Gabrielle Goidel, who has spent three months preparing for treatments, is now being forced to travel to Texas to go ahead after years trying for a baby. “I felt I had the opportunity to be a mom ripped away multiple times,” Goidel told CNN’s Jessica Dean on Thursday. “It just feels every time I try, the rug gets pulled out from under me and my husband. All we want is to be a family and have children and live the traditional American dream.”

Republicans dance around Alabama ruling

Democrats, building on the evidence of multiple elections since the Supreme Court’s Dobbs decision, believe that running on promises to protect reproductive rights – and casting the GOP as a threat to those freedoms – can help them win over critical voters and rebuild Biden’s electoral coalition.

Biden’s campaign released a pointed statement Thursday evening highlighting the fact that Donald Trump had not yet commented on the ruling. The communication – which included the subject line “Trump’s Statement on Alabama IVF Ruling He is Responsible For:” and then a blank space – reflected Democrats’ glee at seeing Republicans squirm on an issue on which they firmly believe they’re more in touch with American voters.

Trump’s silence and the verbal gymnastics of Haley, his last-remaining primary rival, belie the treacherous political challenges of the transformed reality over abortion.

Haley made several attempts to answer questions about her position on the Alabama ruling in recent days.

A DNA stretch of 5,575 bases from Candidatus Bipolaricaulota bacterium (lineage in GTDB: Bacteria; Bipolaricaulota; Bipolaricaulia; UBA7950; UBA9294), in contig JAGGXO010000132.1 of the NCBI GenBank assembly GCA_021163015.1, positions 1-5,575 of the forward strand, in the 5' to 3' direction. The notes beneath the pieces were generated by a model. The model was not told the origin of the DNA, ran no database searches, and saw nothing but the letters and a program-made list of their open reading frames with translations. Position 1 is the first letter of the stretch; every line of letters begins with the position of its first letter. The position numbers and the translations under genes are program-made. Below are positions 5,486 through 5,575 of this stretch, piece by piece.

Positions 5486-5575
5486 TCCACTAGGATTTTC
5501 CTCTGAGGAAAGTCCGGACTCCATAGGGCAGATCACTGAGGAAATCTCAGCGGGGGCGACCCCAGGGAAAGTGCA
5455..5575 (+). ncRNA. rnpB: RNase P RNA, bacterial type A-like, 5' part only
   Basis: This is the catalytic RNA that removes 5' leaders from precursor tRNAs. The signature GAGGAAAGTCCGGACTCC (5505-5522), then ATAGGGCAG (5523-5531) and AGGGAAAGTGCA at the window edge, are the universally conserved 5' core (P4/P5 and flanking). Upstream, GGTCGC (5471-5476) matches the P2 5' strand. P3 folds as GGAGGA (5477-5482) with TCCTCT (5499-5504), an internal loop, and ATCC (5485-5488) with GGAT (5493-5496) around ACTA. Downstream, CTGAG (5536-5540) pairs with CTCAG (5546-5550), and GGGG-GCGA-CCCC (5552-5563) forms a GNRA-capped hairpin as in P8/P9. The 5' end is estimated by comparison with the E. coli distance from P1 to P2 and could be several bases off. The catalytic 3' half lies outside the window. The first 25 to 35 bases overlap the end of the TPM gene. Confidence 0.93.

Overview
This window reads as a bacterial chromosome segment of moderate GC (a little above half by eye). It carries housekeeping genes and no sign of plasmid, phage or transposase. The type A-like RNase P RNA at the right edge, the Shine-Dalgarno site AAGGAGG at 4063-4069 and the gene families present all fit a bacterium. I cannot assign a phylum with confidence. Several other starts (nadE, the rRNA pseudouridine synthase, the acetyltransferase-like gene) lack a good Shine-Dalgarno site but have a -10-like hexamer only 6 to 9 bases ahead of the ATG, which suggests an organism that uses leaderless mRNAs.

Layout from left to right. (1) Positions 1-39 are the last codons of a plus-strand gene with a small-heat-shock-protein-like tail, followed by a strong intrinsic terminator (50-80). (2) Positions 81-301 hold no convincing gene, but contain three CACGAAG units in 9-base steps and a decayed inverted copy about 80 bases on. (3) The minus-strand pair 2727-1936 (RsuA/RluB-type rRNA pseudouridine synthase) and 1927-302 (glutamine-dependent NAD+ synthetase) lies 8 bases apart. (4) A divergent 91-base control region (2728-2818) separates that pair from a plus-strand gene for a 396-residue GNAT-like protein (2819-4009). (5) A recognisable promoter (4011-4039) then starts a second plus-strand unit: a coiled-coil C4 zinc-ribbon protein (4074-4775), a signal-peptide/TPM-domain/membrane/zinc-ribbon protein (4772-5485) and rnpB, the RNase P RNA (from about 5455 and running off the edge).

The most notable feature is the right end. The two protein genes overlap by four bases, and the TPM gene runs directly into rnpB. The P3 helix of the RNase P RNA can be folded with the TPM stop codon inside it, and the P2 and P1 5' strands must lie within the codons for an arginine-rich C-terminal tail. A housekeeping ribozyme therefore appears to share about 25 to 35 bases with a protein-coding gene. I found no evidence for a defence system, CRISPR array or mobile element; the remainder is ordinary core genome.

Speaking on CNN’s “King Charles” on Wednesday evening, Haley said that she believed that “an embryo is considered an unborn baby.” The next day, when asked by CNN’s Jake Tapper on “The Lead” whether she disagreed with the Alabama, the former South Carolina governor said yes, although she repeated that she personally believes an embryo is a baby. “I think that the court was doing it based on the law, and I think Alabama needs to go back and look at the law,” she said.

Despite the fear in Alabama that anyone who now destroys an embryo could face criminal charges, Haley – who has spoken about how she used artificial insemination – said that she didn’t want IVF treatments to stop. “We want to make sure whatever we do, that we have plenty of opportunities and availability for fertility treatments to go forward,” she said. “We don’t want fertility treatments to shut down.”

Haley’s fellow South Carolinian and former GOP presidential rival, Sen. Tim Scott – who is being talked about as a possible running mate for Trump if he wins the nomination – also underscored the political dilemmas that the Alabama decision presents for GOP candidates. “I haven’t studied the issue so I’m going to let Nikki Haley continue to go back and forth on that issue,” Scott told CNN.

Trump’s avoidance of debates and questions from anyone but sympathetic interviewers means that he may be able to skip past the Alabama ruling for some time. The former president has made clear by his actions that he understands that abortion could be a disadvantage for him in a general election given that he constructed the Supreme Court majority that overturned Roe v. Wade.